Everyone loves a rambunctious dog or a playful cat. But is there such as thing as being too energetic when it comes to pets? Depending on which side of the electric fence you're standing on could determine the answer to this buzz worthy question.
One of the more arguable and controversial practices that is being implementing in the field of pet care is the use of antidepressant medication such as Prozac and Xanax to act as a calming influence. Pet owners who decree that they simply can't handle their hissing cat or the incessant barking of their dogs jettison to their nearby, neighborhood veterinarian in search of medication to keep their dog or cat mindful of the rules, and turning these previously palpable pets into a more demure version of themselves.
According to various research, Americans spend upwards of $15 million per year on antidepressant medication for their pets. That staggering number includes both household pets and those kept within the confines of zoos.
Dogs are supposed to run, jump and be incredibly energetic. The same could be said for cats, jetting between living room and dining room and playfully pawing at your toes or fingers.
But at what point did "man's best friend" turn into man's biggest problem or the "cat's meow" transform into something not too inviting?
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Some would point to the owners, not the pets, as the source of the problem. Gone are the days of working traditional hours, coming home and taking dogs for a walk or playing for hours with cats. Whether you're an adult or child, life rarely revolves around a routine that can be kept consistent on a daily basis. You're staying late at work, your second job starts in 30 minutes or an impromptu soccer practice has you skipping dinner for the sake of your son or daughter hitting the field.
All the while, your pet is playing to an empty arena, starved for attention and acting out accordingly when they get little to none. Their behavior is really not much different than that of a husband, wife, daughter or son that simply can't buy a few minutes of free time from a spouse, parent or sibling.
The result is doing something you shouldn't, just so someone finally takes notice.
Why would we, as pet owners, assume that dogs and cats would be that much different? An extra walk during the week or simply making more time for them could prove potent for the battle between owner and pet. Animal experts also point to something as rudimentary as a change in diet that increases protein and limits fat and starch content.
Anyone who has owned a dog can attest to the fact that when they're ignored, they tend to get into trouble throughout the house, whether that is a tipped over garbage can or tearing through your brand new down comforter in the bedroom.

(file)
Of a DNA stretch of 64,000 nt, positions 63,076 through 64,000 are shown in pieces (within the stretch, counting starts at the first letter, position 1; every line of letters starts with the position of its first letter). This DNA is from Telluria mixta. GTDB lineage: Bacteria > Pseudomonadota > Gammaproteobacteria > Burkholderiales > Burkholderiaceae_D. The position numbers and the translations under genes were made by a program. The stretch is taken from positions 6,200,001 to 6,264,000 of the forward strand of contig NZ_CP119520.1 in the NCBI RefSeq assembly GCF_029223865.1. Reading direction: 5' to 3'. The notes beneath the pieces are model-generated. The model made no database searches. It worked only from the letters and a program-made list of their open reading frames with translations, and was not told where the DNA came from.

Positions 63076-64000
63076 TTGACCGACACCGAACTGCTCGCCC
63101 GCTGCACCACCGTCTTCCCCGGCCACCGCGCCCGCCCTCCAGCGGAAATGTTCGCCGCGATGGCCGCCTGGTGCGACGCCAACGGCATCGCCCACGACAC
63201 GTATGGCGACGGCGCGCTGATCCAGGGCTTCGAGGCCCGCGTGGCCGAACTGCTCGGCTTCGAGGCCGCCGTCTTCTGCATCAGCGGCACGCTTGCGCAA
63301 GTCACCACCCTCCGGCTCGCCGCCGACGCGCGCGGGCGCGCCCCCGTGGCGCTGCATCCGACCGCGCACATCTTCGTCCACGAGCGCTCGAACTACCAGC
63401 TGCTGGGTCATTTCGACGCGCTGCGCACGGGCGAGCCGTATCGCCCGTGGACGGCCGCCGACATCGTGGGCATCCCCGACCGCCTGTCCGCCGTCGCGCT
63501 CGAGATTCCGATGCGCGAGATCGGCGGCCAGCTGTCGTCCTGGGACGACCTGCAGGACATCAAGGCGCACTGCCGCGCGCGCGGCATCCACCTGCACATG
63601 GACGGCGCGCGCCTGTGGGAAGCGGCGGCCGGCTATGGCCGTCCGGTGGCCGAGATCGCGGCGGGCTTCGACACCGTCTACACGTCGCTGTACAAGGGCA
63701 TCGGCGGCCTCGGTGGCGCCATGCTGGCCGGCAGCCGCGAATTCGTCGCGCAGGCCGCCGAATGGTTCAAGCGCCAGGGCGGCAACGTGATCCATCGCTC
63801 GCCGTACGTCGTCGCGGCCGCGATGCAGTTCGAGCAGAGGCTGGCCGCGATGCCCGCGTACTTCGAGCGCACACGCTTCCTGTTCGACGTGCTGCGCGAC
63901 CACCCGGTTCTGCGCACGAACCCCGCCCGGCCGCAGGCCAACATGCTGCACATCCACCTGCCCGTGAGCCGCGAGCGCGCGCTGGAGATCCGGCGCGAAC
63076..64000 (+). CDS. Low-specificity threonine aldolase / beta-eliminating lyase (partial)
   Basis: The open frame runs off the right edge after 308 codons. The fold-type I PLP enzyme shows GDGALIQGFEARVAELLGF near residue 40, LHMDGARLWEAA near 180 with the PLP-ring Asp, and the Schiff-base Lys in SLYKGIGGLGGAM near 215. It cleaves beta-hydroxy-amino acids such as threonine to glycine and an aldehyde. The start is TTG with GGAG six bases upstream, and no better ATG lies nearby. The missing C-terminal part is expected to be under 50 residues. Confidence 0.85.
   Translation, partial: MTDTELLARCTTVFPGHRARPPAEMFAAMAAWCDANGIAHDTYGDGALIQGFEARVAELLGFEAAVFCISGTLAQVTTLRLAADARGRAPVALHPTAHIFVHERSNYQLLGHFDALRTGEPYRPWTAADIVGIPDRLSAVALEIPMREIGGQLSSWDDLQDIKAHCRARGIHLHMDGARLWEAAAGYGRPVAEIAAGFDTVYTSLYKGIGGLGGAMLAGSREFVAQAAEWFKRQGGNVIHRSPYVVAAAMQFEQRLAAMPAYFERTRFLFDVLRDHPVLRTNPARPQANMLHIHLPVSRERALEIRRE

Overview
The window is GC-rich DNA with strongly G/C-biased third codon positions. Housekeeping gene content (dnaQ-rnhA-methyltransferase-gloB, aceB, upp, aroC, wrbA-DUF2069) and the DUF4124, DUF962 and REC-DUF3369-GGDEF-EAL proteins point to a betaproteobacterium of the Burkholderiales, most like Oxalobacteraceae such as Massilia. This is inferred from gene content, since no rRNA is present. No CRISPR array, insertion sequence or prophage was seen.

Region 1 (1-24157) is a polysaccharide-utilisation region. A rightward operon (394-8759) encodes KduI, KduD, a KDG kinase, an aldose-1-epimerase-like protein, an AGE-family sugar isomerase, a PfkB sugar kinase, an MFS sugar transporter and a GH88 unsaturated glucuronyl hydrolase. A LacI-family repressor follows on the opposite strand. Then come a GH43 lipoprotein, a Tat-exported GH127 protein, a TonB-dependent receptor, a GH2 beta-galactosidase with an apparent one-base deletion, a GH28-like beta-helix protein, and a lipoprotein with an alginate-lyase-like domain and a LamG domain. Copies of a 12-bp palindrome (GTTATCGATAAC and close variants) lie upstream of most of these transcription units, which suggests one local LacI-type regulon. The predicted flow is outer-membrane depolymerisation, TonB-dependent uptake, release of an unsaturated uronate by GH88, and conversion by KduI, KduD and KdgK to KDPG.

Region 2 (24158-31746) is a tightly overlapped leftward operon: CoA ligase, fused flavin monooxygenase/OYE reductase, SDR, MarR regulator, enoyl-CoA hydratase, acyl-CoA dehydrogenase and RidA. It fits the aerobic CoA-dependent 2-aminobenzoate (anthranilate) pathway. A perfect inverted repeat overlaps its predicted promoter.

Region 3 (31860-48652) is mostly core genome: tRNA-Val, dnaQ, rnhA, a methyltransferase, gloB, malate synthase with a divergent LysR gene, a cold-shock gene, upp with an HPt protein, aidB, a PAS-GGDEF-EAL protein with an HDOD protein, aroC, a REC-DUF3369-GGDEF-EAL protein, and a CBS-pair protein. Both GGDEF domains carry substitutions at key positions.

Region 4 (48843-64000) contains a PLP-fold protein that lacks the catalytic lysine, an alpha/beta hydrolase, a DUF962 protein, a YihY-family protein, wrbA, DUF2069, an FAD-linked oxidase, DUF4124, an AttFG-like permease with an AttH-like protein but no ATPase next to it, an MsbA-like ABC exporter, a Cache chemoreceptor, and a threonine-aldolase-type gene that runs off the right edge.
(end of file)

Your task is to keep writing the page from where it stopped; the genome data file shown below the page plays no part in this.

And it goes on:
The flip side to this argument is supported by consumers and pet physicians alike who point to results over ramifications when writing prescriptions for pets. Owners have stated without fail that Prozac or Xanex have quelled any misgivings perpetrated by their pets, and many notice a change for the better within a few days of the first dose.
Dogs and cats suddenly embody a sense of calmness that previously was missing and their missteps within the house have since vanished. Sounds like a win-win for everyone, but did anyone bother to ask the dog or cat?
A closer look could reveal that the medications act as a nothing more than a means to an end for the person who, often at no fault of their own, succumbs to the hustle and bustle of life and simply struggles to devote time to themselves, much less their at home pets. Let's also not forget the drug company angle, either. They're certainly not going to discourage an entirely new demographic or segment of the population pursuing their drugs and thus leading to increased revenue and a better year end bottom line. That $15 million dollars has to go in someone's pocket, right?
Medicine is much easier to break apart, stuff inside a food bowl and go about your day as if it is the norm; it certainly is more efficient and simpler than saying quietly to yourself "how about a walk tonight?"
Another pending and equally pressing question that needs answered is another that comes from within; as a pet owner, can you truly say you've done everything possible to nip the bad behavior from your pet in the bud before turning to medication? Any veterinarian will tell you that mood altering drugs should be seen as a last resort, rather than an impromptu detour at the early stages of your pet ownership journey.
Sure, some cats simply don't stop hissing, scratching or clawing at children. Dogs that don't play well with others certainly exist and probably deserve more than just a few strokes to their shoulders. No one argues the effectiveness of antidepressant drugs when it comes to pets, but rather question whether they should be the first on the treatment pecking order.
Your next course of action should be predicated on the notion that you've exhausted every traditional option, rather than simply acting on the first signs of liveliness or less than admirable behavior from your pet.
That is a leash that is far too short to be seen as sensible.
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